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Re: Bash monopolizing or eating the RAM MEMORY

From: Greg Wooledge
Subject: Re: Bash monopolizing or eating the RAM MEMORY
Date: Mon, 20 Mar 2017 12:50:22 -0400
User-agent: Mutt/

On Mon, Mar 20, 2017 at 12:17:39PM -0300, Noilson Caio wrote:
> 1 - Using mkdir -p {0..9}/{0..9}/{0..9}/{0..9}/{0..9}/ - ( 5 levels ) No
> problems

10 to the 5th power (100,000) strings generated.  Sloppy, but viable on
today's computers.  You're relying on your operating system to allow
an extraordinary large set of arguments to processes.  I'm guessing

> 2 - Using mkdir -p {0..9}/{0..9}/{0..9}/{0..9}/{0..9}/{0..9}/ - (6 levels )
> We have a problem - "Argument list too long".

You have two problems.  The first is that you are generating 10^6
(1 million) strings in memory, all at once.  The second is that you are
attempting to pass all of these strings as arguments to a single mkdir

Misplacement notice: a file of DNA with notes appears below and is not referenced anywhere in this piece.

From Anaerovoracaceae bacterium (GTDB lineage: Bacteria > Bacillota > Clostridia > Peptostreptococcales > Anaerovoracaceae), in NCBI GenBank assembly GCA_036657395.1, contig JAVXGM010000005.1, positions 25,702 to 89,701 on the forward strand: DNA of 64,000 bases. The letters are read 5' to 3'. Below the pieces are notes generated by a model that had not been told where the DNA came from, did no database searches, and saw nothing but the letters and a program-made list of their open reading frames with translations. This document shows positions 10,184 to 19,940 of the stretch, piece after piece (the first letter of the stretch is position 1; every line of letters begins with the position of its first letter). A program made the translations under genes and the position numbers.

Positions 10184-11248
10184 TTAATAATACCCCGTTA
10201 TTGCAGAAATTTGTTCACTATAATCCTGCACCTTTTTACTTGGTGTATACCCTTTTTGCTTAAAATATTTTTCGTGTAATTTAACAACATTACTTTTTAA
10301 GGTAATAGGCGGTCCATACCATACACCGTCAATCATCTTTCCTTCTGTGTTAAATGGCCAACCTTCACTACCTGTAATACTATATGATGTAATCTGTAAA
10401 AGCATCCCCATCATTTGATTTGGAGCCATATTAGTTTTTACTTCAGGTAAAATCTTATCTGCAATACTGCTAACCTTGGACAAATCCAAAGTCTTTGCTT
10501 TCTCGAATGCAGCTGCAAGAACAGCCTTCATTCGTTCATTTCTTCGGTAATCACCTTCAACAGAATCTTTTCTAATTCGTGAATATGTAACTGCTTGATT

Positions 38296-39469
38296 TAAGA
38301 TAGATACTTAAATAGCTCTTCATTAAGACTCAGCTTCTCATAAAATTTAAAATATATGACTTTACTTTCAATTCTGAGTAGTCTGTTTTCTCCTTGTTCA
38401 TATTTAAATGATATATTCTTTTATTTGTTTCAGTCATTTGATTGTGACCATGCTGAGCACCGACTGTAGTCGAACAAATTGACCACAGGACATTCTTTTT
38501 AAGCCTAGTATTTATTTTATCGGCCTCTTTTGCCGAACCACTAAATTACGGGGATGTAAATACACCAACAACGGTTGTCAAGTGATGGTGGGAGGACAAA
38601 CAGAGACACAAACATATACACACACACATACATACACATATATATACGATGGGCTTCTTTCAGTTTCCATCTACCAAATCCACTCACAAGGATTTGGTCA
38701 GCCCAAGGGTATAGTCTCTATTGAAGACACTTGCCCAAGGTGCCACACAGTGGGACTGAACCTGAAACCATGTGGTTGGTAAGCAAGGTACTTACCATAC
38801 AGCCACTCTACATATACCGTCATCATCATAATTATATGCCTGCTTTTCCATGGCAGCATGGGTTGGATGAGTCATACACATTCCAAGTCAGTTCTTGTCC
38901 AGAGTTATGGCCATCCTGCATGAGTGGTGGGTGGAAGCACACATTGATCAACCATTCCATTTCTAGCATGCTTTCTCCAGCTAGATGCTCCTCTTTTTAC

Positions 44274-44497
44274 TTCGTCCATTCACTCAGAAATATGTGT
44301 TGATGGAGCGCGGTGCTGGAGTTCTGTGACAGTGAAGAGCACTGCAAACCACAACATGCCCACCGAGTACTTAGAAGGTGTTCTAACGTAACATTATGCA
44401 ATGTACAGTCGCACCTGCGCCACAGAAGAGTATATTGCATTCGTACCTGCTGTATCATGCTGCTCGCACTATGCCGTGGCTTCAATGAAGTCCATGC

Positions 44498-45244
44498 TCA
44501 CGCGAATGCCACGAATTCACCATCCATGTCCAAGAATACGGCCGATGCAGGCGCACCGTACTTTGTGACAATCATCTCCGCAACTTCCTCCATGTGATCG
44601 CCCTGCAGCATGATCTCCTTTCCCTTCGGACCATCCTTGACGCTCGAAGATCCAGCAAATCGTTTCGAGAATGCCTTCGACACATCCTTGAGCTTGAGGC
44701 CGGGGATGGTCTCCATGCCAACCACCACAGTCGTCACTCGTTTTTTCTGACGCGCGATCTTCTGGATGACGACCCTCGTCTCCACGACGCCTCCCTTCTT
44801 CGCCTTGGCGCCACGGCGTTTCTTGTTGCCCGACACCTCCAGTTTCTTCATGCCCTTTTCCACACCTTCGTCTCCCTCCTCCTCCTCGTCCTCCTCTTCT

process.  Apparently even your system won't permit that.

> 3 - Using mkdir -p {0..9}/{0..9}/{0..9}/{0..9}/{0..9}/{0..9}/{0..9}/ - (7
> levels ) - Ops, we don't have more "Argument list too long" now we have 
> "Cannot
> allocate memory".

10 million strings, all at once.  Each one is ~15 bytes (counting the NUL
and slashes), so you're looking at something like 150 megabytes.

This is not a bash bug.  It's a problem with your approach.  You wouldn't
call it a bug in C, if you wrote a C program that tried to allocate 150
megabytes of variables and got an "out of memory" as a result.  The same
applies to any other programming language.

What you need to do is actually think about how big a chunk of memory
(and argument list) you can handle in a single call to mkdir -p, and
just do that many at once.  Call mkdir multiple times, in order to get
the full task done.  Don't assume bash will handle that for you.

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